October 19, 2014


ORCA: THE KILLER WHALE is obviously a JAWS knock-off. That is an acknowledged fact. Dino de Laurentiis, the producer of the film, wanted a film that could not only match the power of Spielberg’s runaway success but top it. So what he needed was a marine animal large and strong enough to put a great white shark to shame. The animal chosen was a killer whale, an apex predator much, much larger than your average shark. The screenplay that was written for ORCA THE KILLER WHALE makes this point dramatically clear when within the first ten minutes of the film a great white is attacked and killed by a whale. This show of force captures the attention of a hunter named Nolan. Nolan sets out to capture a bull orca, spearing its pregnant companion by mistake. The dying orca miscarries and dies. And that, Dear Reader, is when ORCA: THE KILLER WHALE stops being a JAWS knock-off and turns into goddamn DEATH WISH.

After the death of its mate, the bull orca goes about terrorizing the village, sinking ships and breaking fuel lines. The massive orca knocks off several people in slasher movie style fashion, leaping up and dragging them off of boats. There is a strange attempt on the part of the filmmakers to get us to sympathize with the whale, even to cheer it on as it goes about biting off people’s legs and causing massive property damage. After Nolan’s crew drags the dying female on board the ship, it expels its dead fetus in a nasty spray of blood. The bull orca sees this happening and rears up, screaming. A later shot shows what appears to be a tear running down the orca’s eye. We’re told numerous times that killer whales mate for life, communicate like we communicate, have emotional bonds like we have emotional bonds, etc. Of course, all of this is true and that is why ORCA: THE KILLER WHALE is not a horror film. It’s a revenge film, through and through.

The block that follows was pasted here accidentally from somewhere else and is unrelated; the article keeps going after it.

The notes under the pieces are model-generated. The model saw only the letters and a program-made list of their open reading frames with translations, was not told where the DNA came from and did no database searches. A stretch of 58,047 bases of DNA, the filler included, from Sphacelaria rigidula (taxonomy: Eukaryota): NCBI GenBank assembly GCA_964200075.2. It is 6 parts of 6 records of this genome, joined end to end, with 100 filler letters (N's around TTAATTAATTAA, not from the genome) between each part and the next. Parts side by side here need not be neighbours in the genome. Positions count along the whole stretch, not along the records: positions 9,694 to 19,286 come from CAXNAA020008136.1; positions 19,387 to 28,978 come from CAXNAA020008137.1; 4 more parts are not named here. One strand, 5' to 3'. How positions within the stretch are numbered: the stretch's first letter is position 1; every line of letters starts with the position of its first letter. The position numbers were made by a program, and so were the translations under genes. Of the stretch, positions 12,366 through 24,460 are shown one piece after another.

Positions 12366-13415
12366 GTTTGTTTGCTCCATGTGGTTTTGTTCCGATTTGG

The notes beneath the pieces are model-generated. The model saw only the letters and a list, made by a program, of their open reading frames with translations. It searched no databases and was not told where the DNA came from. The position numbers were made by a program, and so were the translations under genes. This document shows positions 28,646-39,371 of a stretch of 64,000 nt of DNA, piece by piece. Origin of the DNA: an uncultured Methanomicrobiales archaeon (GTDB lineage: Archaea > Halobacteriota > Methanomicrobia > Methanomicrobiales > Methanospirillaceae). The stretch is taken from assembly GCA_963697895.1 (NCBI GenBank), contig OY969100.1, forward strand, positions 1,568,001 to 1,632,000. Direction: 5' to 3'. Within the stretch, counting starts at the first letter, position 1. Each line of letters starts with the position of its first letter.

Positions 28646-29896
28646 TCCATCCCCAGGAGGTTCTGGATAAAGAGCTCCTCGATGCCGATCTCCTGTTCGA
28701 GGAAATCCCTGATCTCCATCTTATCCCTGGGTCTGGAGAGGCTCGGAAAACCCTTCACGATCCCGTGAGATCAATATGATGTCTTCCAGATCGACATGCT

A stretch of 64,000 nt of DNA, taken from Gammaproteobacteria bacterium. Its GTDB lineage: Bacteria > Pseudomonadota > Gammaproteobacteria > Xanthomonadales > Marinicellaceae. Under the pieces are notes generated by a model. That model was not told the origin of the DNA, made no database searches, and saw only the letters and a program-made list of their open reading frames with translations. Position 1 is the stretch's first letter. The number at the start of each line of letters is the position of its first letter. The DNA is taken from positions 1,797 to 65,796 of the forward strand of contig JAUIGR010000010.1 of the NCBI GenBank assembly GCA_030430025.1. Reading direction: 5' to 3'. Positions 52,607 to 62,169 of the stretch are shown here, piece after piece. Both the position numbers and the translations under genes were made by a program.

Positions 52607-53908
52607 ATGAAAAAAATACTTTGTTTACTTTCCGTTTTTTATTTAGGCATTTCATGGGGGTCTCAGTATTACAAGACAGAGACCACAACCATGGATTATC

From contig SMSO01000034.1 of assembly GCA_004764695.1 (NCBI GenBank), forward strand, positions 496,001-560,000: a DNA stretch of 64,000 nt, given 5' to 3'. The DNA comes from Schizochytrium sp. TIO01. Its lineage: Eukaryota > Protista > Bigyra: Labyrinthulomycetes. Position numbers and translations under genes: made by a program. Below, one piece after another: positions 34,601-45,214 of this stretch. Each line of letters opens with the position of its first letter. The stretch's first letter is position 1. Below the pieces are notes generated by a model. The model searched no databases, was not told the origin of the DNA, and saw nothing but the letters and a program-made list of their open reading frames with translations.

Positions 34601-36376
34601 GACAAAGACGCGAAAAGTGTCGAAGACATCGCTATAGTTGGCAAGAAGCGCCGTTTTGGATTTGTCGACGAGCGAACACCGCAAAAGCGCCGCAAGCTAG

And it’s a surprisingly decent one at that. At the heart of the film lies two individuals (and yes, I am referring to the orca as an individual, a view the film seems to endorse), both effected by tragedy. We learn that Nolan, the hunter, lost his wife and child in a car accident. He shares some empathy with the orca and even experiences guilt over what he’s done. When the whale attacks his home (de-legging Bo Derek in the process), Nolan sets out to destroy the orca once and for all. Revenge can only lead to more grief, more tragedy and more useless loss of life. This idea that violence can only beget more violence is used endlessly in revenge films. It’s the single thematic string that connects DEATH WISH to LAST HOUSE ON THE LEFT to I SAW THE DEVIL. At the end of the day, we all become mindless beasts when we follow the road to hell.

Though ORCA: THE KILLER WHALE is generally derided as just being a quick knock-off, I actually find it to be a much more interesting film than its immediate inspiration. It certainly isn’t as good of a film as JAWS, but it sets its own path and earns its own identity. There are more than a few choice philosophical nuggets to munch on beneath the surface. It’s reasonably well acted, has a fantastic, haunting Morricone score and is executed much better than most made-for-quick-cash flicks. I genuinely enjoy the film and I think it deserves a much better reputation than it currently has.

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